Critical Race Realism: Re-Claiming the Antidiscrimination Principle through the Doctrine of Good Faith in Contract Law
AbstractThis Article comprises the last leg of a larger project I have undertaken on the implied obligation of good faith in contract law. I have argued elsewhere that, as a descriptive matter, the doctrine of good faith and fair dealing in contract law, despite some theoretical controversy in the established scholarship on the doctrine, functions in contemporary contract law not as an implied contract term—as it was originally conceived—but as a rhetorical proxy for judicial analyses of material breach and constructive conditions relating to underlying breach of contract claims. While such applications of good faith have been of great functional value to courts, lawyers, and students of contract law, I have argued that these developments have caused good faith jurisprudence to languish in an impoverished state and to further detach from the doctrine’s equitable roots in implicit contractual obligation. As such, I also have argued from a critical race perspective that, as a normative matter and due to the inadequacies of civil rights remedies, good faith should be used to prohibit discriminatory conduct based on race, gender, sexual identity, age, and/or other categories of identity in the contractual context.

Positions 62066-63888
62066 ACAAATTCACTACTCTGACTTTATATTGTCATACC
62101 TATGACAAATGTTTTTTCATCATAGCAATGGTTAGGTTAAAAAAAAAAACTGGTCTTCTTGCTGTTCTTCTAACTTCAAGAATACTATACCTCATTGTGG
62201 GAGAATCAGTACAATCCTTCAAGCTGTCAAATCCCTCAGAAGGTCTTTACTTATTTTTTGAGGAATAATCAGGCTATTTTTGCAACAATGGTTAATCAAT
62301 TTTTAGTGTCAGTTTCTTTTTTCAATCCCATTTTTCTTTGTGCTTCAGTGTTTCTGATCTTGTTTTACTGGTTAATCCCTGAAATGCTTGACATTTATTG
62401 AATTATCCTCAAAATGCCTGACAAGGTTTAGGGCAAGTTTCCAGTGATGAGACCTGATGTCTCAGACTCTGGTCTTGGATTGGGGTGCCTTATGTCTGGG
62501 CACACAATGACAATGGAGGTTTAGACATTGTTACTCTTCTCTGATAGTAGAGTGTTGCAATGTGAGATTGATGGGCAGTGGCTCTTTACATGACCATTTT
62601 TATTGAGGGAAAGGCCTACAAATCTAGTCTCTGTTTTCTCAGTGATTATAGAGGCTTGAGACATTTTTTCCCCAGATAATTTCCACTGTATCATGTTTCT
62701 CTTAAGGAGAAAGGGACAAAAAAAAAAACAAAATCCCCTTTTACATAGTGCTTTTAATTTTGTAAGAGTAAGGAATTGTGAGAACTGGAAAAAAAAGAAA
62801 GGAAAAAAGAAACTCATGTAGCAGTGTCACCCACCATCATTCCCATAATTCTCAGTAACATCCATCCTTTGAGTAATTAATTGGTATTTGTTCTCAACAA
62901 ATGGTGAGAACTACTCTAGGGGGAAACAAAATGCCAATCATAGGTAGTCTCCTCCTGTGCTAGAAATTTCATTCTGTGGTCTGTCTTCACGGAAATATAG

How to Cite
Houh, Emily M.S. 2005. “Critical Race Realism: Re-Claiming the Antidiscrimination Principle through the Doctrine of Good Faith in Contract Law”. University of Pittsburgh Law Review 66 (3). https://doi.org/10.5195/lawreview.2005.31.
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